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National Restaurant Association - When and when not to say “green”

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When and when not to say “green”

Green, sustainable, eco-friendly: You’ve seen such terms everywhere. They’ve become so common that their true meaning can be hard to distinguish.

According to the latest Federal Trade Commission Green Guides released in October 2012, the context for using such terms will now be more clear and casual usage will be more discouraged.

Why the Green Guides?

For a while now, restaurateurs and marketers have made liberal use of green imagery and claims to promote the environmental awareness of food and food-related products. The result has been a murkier understanding among increasingly doubtful audiences.

According to Cone Communications’ 2012 Green Gap Trend Tracker, 80 percent of American consumers don’t believe companies are addressing all of their impact on the environment. Only 44 percent trust companies’ green claims. This means transparency and accurate claims are increasingly important.

The FTC Green Guides first appeared in 1992 to help protect consumers from deceptive marketing. Their guidelines apply to marketing claims in public relations, advertising, labeling and promotional materials. They have been updated in 1996, 1998 and 2012.

The 2012 Green Guides are required reading for restaurant marketers if they’re to understand appropriate product labeling.

Key guidelines

The following are several core areas currently addressed by the Green Guides.

Steer clear of general claims. Avoid using “green” and “eco-friendly” unless associating them with a qualifiable benefit such as “our takeout-food packaging now contains 35 percent less plastic.” Company websites also cannot be used to substantiate misleading claims.

Present only validated certification. Restaurateurs and marketers may not create their own logo, seal or stamp that conveys environmental certification. Certifications must be third-party validated and narrowly defined to the environmental attribute.

Don’t be too free with “Free Of.” Use the term Free Of” only if the food or food-related ingredient was included in the original product. Don’t use it if the replacement or alternate ingredient has the same environmental or health risk. Marketers need to ensure the replacement isn’t switching one bad thing with another.

Monitor claims of non-toxic. For a restaurant-related item to be labeled as non-toxic, it must be safe for both people and pets and cause no harm to the environment. This must also be substantiated.

Be clear about renewable energy. The 2012 Green Guides call for all businesses to use clear, descriptive language anytime “renewable energy” appears on packaging. The renewable energy must extend from production to product packaging. If renewable energy is used only in part of the production cycle, businesses will need to share the type (e.g. solar, wind) and percentage of renewables used.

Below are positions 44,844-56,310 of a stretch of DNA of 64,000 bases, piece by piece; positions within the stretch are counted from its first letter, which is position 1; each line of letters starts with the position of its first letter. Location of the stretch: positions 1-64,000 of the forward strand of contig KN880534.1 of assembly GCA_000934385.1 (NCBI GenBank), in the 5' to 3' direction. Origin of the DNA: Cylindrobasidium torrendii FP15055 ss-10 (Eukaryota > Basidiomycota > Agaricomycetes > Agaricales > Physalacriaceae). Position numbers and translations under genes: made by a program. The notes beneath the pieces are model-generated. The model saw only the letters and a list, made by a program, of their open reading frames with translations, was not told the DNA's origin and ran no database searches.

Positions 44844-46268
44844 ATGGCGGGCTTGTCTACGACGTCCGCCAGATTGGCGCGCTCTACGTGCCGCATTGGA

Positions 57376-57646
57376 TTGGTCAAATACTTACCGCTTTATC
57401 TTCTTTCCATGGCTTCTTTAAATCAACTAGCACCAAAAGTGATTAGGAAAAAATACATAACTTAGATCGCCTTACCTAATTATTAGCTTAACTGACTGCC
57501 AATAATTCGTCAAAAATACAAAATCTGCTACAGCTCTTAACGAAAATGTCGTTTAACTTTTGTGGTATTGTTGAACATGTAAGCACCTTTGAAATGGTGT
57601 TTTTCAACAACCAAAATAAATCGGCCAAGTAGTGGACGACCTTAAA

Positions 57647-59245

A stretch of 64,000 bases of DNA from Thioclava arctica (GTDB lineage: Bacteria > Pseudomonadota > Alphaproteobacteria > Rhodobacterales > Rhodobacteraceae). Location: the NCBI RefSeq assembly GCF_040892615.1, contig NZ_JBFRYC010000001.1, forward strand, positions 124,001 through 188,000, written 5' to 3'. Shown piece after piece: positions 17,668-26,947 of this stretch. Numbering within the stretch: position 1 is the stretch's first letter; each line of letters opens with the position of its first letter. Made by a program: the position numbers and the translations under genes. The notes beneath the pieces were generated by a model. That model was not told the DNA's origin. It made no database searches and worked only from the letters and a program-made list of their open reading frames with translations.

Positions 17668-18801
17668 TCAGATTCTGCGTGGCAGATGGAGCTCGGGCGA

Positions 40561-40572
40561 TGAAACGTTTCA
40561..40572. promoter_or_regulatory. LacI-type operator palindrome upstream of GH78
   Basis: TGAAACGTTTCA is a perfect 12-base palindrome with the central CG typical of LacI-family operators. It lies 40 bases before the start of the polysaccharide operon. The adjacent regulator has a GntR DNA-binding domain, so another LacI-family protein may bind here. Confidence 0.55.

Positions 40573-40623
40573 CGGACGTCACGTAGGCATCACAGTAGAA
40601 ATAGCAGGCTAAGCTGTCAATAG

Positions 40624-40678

Verify compostable and biodegradable products. If a product is identified as compostable, it must mean it can be composted in home composters. If it can’t, limitations must be disclosed on the packaging. Biodegradable means a product will degrade in one year or less. Messaging must be clear concerning how to dispose of biodegradable items.

Review whether it’s recyclable. Products such as water bottles and paper carryout bags can’t be labeled recyclable unless at least 60 percent of U.S. communities can recycle the product through local recycling programs.

Tips for “greener” marketing

With so many new guidelines in place, restaurant marketers might wonder what they can say now. The good news is the updated guides create more balance among brands and restaurants by making claims more authentic and meaningful to the audience.

Here are some tips for restaurant marketers as they proceed with promotion:

  • Ensure that environmentally aware marketing intends to alter or persuade opinion.
  • Clearly explain the science behind claims of “green.” Make credible comparisons so your audience understands how food or food-related items favor health and the environment.
  • Have environmental experts review your messaging to make sure it’s accurate and defensible.
  • Keep current with environmental issues and science through media.
  • Have your legal counsel review any “greener” marketing notices. The National Restaurant Association’s suggestions serve as information and not as legal advice.

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